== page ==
Folklorist Allan Faqir

Pakistan earned Independence on 14th of August 1947 and it is no secret to the world that our homeland is blessed beyond measures with scenic beauty, natural resources, history and culture. When we look towards history and culture, we always consider Sindh as a major contributor and a home to Saints and Legends who have added immensely to literature, poetry, art and music.

Remembering Allan Faqir, a renowned Sindhi singer-dancer on this Independence Day.

Born and raised in a tribe of Faqirs, Allan Faqir, who made his way to the immeasurable heights of popularity through a very tough terrain of life. Belonging from the Mangrachi tribe, in the Aamri village of District Jamshoro, this euphoric voice came into being in the mid-1932.

The journey of this legendary and spiritual solace for his listeners started from the urge to find the replacement of motherly love which he had lost soon after birth. He acquired the basic teachings of music from his father who himself was a drummer (also known as Dholak Wala) who performed at marriage ceremonies in the rural towns of Sindh.

Allan Faqir spent his early years with his father and uncles, attending and performing at different marriage ceremonies and cultural events in their vicinity. Developing love for melancholy, Allan moved to the shrine of the great Sufi mystic poet Shah Abdul Latif Bhittai, continuing his search for the irreplaceable motherly love he lacked in his life.

His long stay at the shrine of Bhittai pushed him to understand and develop an undying love for the poet’s devotional poetry and the way it was called upon. While staying at the shrine, Allan Faqir played a variety of roles for instance, he was a comedian at times too. His love for music took him on trains from Kotri to Dadu, entertaining the wayfarers. He was not spared from what his father did, singing melodies at marriage ceremonies, while he was found singing at the shrine every Thursday.

With his sharp understanding of folk music, throughout his challenging teenage, Faqir found his liking for the “Latifi Raag” (the mystical art of the Bhittai’s raag) and his deeper comprehension of Latif’s poetry acquired over the years enabled him to infuse emotions into the poet’s words, with such expertise and heart that it never failed to moisten the eyes of his listeners.

Mumtaz Mirza, another renowned poet proved to be a succor for his popularity. He found him at the shrine and guided him to Radio Pakistan, Hyderabad. Allan Faqir gained his popularity from evening shows on Radio Pakistan from where he paved his way to Pakistan Television (PTV). One of his duets in 1989, “Allah Allah kar Bhaiya, Humma Humma” with a renowned Urdu singer Mohammad Ali Shahki became a huge hit and tremendously increased his popularity.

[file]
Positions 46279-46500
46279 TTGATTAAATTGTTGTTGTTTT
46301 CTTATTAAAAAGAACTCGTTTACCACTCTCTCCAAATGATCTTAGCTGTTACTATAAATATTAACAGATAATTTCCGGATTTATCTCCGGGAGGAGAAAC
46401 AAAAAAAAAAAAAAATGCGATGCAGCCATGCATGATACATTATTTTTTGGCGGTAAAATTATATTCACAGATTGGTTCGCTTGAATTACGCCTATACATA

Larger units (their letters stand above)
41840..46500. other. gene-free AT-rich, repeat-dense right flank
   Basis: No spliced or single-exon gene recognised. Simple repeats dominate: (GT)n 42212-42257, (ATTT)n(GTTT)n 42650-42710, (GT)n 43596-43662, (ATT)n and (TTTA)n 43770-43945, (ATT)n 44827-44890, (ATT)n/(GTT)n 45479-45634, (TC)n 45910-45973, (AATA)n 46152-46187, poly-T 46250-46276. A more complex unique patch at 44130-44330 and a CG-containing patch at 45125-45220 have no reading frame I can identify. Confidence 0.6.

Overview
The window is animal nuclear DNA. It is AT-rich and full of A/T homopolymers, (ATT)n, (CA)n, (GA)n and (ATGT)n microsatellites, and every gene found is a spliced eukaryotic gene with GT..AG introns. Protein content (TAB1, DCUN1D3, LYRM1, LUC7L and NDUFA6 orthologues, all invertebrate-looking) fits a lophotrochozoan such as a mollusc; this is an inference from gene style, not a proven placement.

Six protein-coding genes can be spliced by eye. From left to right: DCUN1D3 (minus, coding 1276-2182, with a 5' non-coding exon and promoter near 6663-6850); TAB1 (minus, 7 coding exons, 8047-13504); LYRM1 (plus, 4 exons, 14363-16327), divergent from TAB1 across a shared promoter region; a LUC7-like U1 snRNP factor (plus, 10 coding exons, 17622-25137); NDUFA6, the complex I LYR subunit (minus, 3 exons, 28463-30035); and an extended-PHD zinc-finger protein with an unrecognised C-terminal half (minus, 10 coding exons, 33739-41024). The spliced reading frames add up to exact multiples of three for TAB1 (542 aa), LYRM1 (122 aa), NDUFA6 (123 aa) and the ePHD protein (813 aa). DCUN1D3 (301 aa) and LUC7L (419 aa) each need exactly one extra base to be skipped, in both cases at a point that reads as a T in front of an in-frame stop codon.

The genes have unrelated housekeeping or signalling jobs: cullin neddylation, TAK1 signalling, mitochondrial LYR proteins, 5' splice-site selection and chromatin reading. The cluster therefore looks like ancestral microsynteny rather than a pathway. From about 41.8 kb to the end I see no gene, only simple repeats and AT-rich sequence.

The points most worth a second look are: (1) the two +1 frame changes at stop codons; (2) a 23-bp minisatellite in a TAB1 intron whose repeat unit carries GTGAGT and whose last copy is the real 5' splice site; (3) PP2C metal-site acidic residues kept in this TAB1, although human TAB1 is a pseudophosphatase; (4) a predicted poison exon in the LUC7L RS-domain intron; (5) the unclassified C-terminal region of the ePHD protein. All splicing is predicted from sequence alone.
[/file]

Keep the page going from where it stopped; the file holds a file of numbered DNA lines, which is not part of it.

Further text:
His luck further landed on international recognition and he moved from mesmerizing local to international audience, which soon became spellbound. After which he made several international trips increasing his popularity even more. Another masterpiece which later gained a considerable popularity was “Tiri Pawanda Tarien” which was a duet with Jeejee Zarina, an actress, singer, teacher and a political activist herself.

A great part of his life was spent as a Grade IV employee at Institute of Sindhology, University of Sindh. He was given residence by the Government of Pakistan, right behind the Marvi Girls Hostel. Allan Faqir was often found practicing Raag throughout the night which was enjoyed by the girls of the hostel through the windows of their rooms. He was generally found roaming on the roads of the Teacher’s Housing Society, Henna applied all over his hands and feet, humming one or other of his songs.

His attire was something of a great value as well, remembered today for his way of wearing traditional Ajrak as a headpiece (Pagri), resembling a Rooster’s head. He also set a high standard of the traditional wear for the next generations by gracing it and wearing it with pride. Carrying with himself as an organ of his body was an instrument called “Yaktaro”, not only adding tune to his vocals but also to his life.

The folk legend breathed his last on 4th-August-2000 in Liaquat National Hospital, Karachi due to a paralysis attack, and rests at his home in Jamshoro, leaving behind 3 sons and 2 daughters along with a wife. His legacy has been continued by his son Faheem Allan Faqir and a fan Wahid Allan Faqir.

Since his early years his love for the folk made him stand out and led him to shine as a music artist world-widely. His list of music includes vast majority of Sindhi folk along with some Urdu ones. Rim Jhim Barsi Badal, Nind Nashay Vich, Alif Allah Meem Mohammad, Tiri Pawanda Tarien, Sukhan wari Sadhal, Humma Humma O Piyari to name a few Sindhi. Faqir gave us one of the most soulful patriotic songs (Milli Naghma), “Itnay baray Jeewan Sagar mein tu ne Pakistan diya, O Allah, O Allah” recorded in 1982 which still aces at waking up the patriotism in the youth of the country.


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